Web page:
An accidental humanitarian
Todd Shea is probably the most unusual Americans that you will come across in Pakistan’s devastated northern parts.
He came to Kashmir in the aftermath of the 2005 earthquake and has never truly left since then.
The beh-tereen, khoob-surat and zabar-dust’ children of the area.
Todd set up the Comprehensive Disaster Response Services (CDRS) in 2006 to provide health-care relief and recovery service for earthquake-affectees in Chikaar village of District Muzaffarabad. Today, it has evolved into a charity hospital that directly serves over 70,000 people in two villages, and is the sole provider of pre-natal care (they have an ultra-sound machine – a rarity in most rural health centres) and provides access to medicines for two adjoining villages.
Remembering the earthquake
The people of these villages carry the scars of the October 2005 earthquake that killed 74,698 people. Hundreds of thousands were either injured or lost loved ones. Survivors saw their life and livelihood disappear from under their feet. In many cases, these survivors were children.
But for Todd, these children are not just survivors. They are citizens with a right to basic health-care and he is determined to stay in Pakistan until they have that right. Todd and his team of volunteers and local staff live in rustic settings, sleeping on mats and sharing meals.
Journeyman musician to humanitarian
Todd isn’t a doctor. He’s probably not even a trained medic. He is trained in disaster response and has worked in disaster zones. But before he was bitten by the goodness bug, he was a musician. In New York for a major performance, he woke up on September 11, 2001, to the burning twin towers. He rushed to the structure to help in whatever way he could and managed to help several people. There was no performance but he had found a better stage. He continued with his music but focused his energies on helping others. Soon, he was part of the disaster response team working on-ground in Sri Lanka after the tsunami, and after that for Hurricane Katrina. The earthquake in Kashmir followed this quick succession of tragedies.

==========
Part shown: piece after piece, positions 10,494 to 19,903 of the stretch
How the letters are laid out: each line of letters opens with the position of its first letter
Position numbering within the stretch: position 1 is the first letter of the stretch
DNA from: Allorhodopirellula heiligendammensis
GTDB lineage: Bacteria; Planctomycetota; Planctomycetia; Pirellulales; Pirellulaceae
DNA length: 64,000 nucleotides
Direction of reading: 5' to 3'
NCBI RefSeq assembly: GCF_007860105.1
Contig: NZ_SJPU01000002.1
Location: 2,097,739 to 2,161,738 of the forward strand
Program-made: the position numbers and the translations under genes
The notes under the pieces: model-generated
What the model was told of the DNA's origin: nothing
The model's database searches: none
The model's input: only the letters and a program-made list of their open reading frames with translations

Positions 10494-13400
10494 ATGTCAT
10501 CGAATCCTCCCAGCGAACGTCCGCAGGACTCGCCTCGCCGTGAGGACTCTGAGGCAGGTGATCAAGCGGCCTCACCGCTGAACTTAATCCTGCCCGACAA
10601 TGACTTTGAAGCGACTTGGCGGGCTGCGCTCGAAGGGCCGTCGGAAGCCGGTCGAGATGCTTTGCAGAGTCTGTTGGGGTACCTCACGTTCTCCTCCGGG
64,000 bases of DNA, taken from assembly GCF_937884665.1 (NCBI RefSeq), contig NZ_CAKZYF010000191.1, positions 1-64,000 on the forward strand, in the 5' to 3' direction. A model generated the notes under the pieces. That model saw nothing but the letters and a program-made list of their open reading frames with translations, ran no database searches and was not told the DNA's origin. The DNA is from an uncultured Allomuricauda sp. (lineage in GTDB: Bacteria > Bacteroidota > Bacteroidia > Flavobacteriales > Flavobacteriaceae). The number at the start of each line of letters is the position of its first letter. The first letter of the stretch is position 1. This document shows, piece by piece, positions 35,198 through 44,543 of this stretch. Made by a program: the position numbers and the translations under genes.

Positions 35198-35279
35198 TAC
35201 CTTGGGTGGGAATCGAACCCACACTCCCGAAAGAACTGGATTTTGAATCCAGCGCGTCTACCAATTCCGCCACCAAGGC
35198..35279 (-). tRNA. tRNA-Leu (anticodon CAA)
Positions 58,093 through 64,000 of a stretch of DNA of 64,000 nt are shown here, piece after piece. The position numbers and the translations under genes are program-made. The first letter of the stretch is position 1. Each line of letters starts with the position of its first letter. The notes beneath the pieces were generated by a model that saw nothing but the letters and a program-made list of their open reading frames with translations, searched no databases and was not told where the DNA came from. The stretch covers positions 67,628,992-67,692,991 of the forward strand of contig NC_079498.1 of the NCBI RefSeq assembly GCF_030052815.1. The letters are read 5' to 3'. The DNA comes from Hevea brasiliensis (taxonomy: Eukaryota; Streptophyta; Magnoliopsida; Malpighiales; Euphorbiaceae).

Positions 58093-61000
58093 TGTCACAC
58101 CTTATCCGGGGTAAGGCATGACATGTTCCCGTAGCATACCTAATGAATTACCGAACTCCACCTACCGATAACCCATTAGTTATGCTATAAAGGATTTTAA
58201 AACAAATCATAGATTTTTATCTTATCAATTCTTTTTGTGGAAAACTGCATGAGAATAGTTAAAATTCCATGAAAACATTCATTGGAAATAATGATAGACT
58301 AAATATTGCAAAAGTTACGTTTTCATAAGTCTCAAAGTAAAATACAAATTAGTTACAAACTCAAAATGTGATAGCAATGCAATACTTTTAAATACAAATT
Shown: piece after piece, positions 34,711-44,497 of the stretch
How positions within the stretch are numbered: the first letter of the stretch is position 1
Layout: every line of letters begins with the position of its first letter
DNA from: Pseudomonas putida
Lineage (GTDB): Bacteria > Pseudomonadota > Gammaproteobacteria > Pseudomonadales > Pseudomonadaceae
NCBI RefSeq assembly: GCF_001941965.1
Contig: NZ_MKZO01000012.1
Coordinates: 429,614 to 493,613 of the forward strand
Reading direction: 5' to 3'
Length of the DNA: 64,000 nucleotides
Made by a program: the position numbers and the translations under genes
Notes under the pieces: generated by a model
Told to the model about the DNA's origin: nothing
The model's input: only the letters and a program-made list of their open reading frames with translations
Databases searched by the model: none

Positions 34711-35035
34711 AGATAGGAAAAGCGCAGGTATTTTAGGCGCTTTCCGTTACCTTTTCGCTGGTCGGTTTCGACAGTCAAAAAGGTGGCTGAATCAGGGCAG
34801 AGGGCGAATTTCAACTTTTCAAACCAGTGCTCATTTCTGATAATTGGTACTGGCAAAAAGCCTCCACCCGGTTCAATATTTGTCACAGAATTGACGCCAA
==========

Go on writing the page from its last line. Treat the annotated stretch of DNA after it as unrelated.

Todd called the Pakistan embassy as he tried to find out how best to help in the scenario. He was put through to an association of Pakistani-American doctors who were sending a team to the affected area. His credentials meant that he was welcomed on the team.
The devil and his advocacy
A recurring refrain in developmental circles is over the dichotomy between the individual and the cause; and the projection balance within. To rephrase: If an individual is highlighted more than the cause that he represents, than the cause faces the threat of losing its value.
While Todd’s dedication to his cause might be infectious, his gregarious personality and musician-persona is likely to overshadow his work. He can do an interesting cover of the Vital Signs’ famous Dil Dil Pakistan as well as quite a bit of Atif Aslam but his passion now is the children of northern Pakistan.
Lets Pitch In
I first heard Todd on ‘Dost Scene On Hai’, a radio show that runs on a local youth-centric station, through which I found out about his fund-raiser in Karachi.
Here, I met Dr Zahra one of the young doctors who volunteered at Chikaar. She was full of praise for Todd Shea and the way he ensured everyone’s safety. Dr Zahra has plans to start a youth chapter of CDRS in Karachi that will help facilitate trips for students and young people to Chikaar.
Volunteers say money isn’t the only way to contribute. By visiting the area and talking to people, a young doctor said she helped reaffirm people’s belief that they have not been forgotten; that the frenzy of welfare work that followed the earthquake wasn’t a knee-jerk reaction in response to collective guilt but a manifestation of genuine concern.
For more information on how to help Todd and the Comprehensive Disaster Response Services you can go here.
The views expressed by the writer and the reader comments do not necessarily reflect the views and policies of The Express Tribune.